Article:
The next stop was the Summer Palace which is a good drive back from the wall. The palace is one of the largest parks in all of China and was the vacation spot for the later dynasties. The gardens and lake were a welcome haven for us, although we had to rush through it in order to fit all of the days activities. Where there is Yin there is Yang... to contrast the peace of the garden, just outside was an alley back to the bus, which we've nicknamed "swindler alley." Not only was the long alley loaded with poor merchants hounding us to buy their t-shirt knock-offs and cheap crafts, they were ready to scam the tourists. After some tour members put up a good job haggeling down the price of some goods, they found their change back to be counterfeit bills... So it is possible to get Shanghaied in Beijing.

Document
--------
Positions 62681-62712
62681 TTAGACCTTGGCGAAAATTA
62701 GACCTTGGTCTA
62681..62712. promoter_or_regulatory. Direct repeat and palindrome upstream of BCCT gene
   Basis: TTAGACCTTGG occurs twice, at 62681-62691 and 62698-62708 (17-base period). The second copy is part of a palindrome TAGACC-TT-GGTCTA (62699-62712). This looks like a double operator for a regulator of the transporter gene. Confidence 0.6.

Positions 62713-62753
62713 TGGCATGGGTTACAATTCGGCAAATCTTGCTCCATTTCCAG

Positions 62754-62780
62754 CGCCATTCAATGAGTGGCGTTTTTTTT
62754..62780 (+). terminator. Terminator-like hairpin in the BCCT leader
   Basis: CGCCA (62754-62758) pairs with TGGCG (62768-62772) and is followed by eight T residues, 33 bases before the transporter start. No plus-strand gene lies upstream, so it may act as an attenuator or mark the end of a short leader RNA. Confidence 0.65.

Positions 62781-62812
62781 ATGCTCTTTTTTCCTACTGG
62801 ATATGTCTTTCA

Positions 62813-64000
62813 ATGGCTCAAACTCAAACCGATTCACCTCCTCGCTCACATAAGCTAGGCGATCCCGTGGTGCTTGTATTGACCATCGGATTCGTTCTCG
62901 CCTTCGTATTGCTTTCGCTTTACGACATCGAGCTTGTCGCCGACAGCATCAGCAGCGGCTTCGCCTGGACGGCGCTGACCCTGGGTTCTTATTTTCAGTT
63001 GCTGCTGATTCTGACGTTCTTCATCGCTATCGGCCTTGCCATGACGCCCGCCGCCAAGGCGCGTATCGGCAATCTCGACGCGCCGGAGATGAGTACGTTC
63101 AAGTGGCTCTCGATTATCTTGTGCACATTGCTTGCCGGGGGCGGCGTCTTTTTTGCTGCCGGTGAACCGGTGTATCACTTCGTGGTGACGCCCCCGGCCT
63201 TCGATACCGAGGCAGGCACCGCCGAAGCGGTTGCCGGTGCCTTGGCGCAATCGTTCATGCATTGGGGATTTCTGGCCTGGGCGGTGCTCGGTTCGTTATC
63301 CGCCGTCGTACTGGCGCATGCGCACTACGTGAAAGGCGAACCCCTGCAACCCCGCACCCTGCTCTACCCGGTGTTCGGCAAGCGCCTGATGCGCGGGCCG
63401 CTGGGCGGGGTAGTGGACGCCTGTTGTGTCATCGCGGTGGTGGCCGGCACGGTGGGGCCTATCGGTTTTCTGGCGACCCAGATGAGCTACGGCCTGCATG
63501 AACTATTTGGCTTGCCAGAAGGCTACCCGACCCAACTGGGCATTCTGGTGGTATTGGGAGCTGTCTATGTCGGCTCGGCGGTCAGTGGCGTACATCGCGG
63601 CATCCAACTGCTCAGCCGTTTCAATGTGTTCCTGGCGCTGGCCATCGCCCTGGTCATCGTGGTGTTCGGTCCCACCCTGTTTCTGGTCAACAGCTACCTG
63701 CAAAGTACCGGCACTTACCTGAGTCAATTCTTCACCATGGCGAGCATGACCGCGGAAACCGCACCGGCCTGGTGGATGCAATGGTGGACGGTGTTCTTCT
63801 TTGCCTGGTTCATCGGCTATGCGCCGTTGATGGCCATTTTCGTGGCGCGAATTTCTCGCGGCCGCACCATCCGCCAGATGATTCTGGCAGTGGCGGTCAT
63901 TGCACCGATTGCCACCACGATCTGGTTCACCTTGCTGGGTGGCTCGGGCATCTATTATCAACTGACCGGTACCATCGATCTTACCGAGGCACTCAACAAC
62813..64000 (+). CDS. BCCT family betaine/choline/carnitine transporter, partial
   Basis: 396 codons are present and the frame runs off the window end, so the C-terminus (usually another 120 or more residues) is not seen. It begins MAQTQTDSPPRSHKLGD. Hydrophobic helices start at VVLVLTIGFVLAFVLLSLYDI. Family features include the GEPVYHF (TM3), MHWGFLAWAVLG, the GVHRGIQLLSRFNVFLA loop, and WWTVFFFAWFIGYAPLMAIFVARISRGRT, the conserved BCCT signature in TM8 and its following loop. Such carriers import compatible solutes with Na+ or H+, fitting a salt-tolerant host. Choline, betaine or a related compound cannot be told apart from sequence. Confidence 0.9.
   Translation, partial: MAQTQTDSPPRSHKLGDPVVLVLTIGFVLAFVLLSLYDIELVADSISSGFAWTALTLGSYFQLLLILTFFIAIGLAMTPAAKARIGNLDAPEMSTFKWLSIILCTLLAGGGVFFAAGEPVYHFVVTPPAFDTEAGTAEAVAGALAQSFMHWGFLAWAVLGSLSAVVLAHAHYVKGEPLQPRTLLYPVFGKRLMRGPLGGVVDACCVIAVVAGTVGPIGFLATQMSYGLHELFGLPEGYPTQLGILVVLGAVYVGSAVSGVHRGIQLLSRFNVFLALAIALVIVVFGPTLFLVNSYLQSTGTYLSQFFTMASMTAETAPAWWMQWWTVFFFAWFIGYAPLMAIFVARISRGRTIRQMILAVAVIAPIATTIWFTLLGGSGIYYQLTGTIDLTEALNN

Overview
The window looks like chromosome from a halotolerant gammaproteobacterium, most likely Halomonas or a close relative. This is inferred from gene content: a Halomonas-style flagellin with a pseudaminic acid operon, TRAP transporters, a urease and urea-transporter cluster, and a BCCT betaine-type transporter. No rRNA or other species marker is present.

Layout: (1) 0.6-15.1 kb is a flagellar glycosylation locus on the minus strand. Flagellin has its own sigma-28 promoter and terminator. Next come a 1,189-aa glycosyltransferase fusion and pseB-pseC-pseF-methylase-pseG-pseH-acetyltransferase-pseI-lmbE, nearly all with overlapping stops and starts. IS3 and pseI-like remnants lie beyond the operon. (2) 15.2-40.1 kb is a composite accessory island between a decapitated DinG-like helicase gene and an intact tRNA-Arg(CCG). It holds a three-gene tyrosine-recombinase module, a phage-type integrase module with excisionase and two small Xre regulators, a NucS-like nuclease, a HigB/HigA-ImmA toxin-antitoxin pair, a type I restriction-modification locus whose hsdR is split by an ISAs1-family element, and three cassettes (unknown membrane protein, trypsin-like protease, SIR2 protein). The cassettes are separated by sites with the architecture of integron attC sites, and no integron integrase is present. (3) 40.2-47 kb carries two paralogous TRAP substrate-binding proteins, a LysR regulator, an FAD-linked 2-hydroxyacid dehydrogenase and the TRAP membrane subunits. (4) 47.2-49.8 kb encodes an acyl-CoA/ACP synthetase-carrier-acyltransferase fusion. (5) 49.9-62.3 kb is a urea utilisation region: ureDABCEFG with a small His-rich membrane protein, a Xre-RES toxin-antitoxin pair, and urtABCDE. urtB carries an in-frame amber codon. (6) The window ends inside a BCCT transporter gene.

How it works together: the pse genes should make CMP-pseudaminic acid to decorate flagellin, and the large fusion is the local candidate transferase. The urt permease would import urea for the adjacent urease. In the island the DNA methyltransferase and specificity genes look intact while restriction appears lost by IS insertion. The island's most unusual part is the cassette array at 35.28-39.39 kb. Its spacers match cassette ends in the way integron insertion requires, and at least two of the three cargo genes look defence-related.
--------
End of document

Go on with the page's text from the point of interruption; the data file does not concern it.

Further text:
After dinner we got to walk a few minutes around Tian An Men Square, which was lit up at night and preparing for the upcoming Mid-Autum Festival (moon cake festival).

After the square we drove to the massive Beijing train station to get aboard our sleeper train to Luoyang. Upon entering there was a huge crowd outside waiting to get in and watching someone get detained by the police. After a bout of abuse, about 5 red guards handcuffed the guy and took him away. Then we had to deal with the bottlenecking and the thousands of people laying around or rushing to get on their train. While we were all excited to hop into our soft sleeper cabin on the train, we quickly realized that after a day of hiking around without a shower, the tight quarters weren't as pleasant as we thought, especially after we took our shoes off...